After seeing several senior executives leave the ship in recent years, Investissement Québec (IQ) is turning to its number two to bring stability. Bicha Ngo will succeed Guy LeBlanc – who is preparing his exit – at the head of the financial arm of the Quebec state.

The first woman to head the state-owned company, Ms. Ngo, aged 51, has held the position of first executive vice-president of private placements since the end of 2019. Her appointment was ratified by the Council of Ministers of the Legault government, Wednesday. She will begin her position on February 1.

There is no shortage of projects: in a context of economic slowdown, Ms. Ngo will have the mandate to put her hands to work to continue the deployment of the battery sector, where there would be another 15 billion investments to come. She will also have to ensure “stabilization” of senior management, where retention seems to be an issue, particularly since April 2022. Interviewed at a press briefing alongside the Minister of the Economy, Innovation and Energy Pierre Fitzgibbon and outgoing president and CEO Guy LeBlanc, Ms. Ngo wanted to tone things down.

“There are departures. Does this worry me? No, but we will obviously make sure to stabilize the organization. People left for different reasons. »

The last few weeks have not been easy at IQ. On November 30, La Presse revealed that the state-owned company showed the door to Jocelyn Beauchesne, who was first vice-president of the regional network, for having “violated a governance rule”, without specifying which one. The latter was considered number three in the organization. The details of his dismissal are still unclear. IQ claims that Mr. Beauchesne “did not take any advantage for himself, did not engage in any inappropriate behavior or harassment towards any individual” and that there were “no consequences for the customers “.

This dismissal coincided with the departure of another executive who reported to Mr. LeBlanc: David Stréliski, senior director of risk management and financial governance. Contacted by La Presse, the latter mentioned a “lack of fit” with the board of directors,” without offering more details.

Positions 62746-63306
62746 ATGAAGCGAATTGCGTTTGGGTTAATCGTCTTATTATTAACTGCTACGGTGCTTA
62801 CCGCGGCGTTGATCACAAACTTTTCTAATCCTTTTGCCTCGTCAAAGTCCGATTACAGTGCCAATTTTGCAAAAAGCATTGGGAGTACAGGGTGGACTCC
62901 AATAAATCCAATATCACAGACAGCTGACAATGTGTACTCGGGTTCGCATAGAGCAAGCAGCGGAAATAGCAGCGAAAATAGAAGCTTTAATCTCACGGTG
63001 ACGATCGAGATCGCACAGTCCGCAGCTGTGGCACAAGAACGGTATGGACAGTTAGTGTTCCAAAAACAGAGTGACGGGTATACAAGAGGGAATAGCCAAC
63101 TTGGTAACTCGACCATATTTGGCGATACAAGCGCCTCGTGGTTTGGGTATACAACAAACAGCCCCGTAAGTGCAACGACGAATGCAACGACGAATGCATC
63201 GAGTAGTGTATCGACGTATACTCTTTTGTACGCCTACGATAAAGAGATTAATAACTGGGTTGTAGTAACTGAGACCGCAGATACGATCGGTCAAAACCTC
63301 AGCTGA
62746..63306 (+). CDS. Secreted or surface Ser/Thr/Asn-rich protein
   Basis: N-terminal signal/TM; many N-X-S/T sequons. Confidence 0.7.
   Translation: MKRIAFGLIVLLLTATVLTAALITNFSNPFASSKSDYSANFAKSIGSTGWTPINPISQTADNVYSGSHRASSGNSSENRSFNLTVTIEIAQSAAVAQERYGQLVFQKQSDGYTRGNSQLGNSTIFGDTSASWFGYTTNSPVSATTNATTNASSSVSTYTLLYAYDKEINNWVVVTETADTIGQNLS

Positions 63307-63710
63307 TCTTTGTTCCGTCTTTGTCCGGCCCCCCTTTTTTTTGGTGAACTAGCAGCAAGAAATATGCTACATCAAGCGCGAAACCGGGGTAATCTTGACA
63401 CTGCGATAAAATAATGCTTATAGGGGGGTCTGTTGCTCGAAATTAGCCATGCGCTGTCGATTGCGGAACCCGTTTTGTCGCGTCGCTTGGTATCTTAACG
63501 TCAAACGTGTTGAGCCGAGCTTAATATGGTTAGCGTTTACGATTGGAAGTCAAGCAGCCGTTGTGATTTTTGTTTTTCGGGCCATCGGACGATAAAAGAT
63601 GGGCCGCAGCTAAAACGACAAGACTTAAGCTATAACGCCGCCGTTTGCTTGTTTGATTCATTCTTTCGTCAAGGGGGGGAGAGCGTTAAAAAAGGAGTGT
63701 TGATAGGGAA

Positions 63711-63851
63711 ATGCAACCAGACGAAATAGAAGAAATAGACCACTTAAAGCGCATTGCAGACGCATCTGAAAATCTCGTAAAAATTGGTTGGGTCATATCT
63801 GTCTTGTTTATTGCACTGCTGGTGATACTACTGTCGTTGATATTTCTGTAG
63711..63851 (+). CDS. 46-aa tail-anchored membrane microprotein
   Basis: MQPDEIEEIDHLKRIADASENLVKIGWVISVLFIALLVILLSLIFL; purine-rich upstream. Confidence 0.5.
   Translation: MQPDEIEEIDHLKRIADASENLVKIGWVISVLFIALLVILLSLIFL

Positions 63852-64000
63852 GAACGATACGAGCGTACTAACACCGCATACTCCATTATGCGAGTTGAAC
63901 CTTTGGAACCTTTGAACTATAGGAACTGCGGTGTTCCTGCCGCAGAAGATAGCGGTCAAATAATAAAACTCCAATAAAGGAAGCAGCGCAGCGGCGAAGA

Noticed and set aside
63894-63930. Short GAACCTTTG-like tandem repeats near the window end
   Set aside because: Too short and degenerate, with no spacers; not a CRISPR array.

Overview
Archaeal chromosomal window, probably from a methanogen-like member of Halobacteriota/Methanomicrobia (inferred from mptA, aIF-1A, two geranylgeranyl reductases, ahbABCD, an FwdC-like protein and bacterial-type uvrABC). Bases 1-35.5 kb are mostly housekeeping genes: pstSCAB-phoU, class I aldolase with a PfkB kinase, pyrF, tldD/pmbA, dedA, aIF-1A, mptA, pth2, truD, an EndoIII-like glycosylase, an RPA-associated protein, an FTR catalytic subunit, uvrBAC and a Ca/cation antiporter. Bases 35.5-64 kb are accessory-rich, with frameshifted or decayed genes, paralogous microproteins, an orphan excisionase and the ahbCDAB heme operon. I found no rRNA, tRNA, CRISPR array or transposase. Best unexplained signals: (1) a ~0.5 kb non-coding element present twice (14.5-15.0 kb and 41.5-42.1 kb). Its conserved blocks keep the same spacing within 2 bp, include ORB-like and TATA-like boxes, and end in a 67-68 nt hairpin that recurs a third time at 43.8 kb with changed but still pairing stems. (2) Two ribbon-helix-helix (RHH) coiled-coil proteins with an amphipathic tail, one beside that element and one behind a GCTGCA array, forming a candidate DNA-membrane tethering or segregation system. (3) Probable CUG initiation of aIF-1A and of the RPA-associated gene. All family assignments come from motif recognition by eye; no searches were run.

Several senior IQ executives have jumped ship since April 2022. Three of the top seven vice presidents listed in the last annual report have left. They are Christian Settano (finance and credit risks), Sylvie Pinsonnault (strategies and innovation) and M. Beauchesne.

“It’s as if the fire had been caught,” an employee lamented to La Presse, because he is not authorized to speak and wants to protect his job. There is no more relief at all. »

Appointed in 2019, Mr. LeBlanc – a personal friend of Mr. Fitzgibbon – passes the torch to a collaborator who knows the workings of the state corporation well. In her role, Ms. Ngo worked closely with the outgoing President and CEO. Mr. LeBlanc did not intend to serve a second term, explained the minister.

Coming from a Vietnamese family who arrived in Quebec in the mid-1970s, the new leader of IQ has a long track record in the financial sector. Before being hired by the investment arm of the State, she worked at HSBC (account director), Merrill Lynch (partner, investment bank technology group), CIBC Capital Markets (Executive Directorate, investment bank business) and Domtar (vice-president of corporate development).

Ms. Ngo had obtained the highest total remuneration (which takes into account base salary, bonuses and other benefits) within the state-owned company in 2022-2023 with a salary of 1.2 million. This financial year ended with a negative return of 4.8% as well as a loss of 224 million.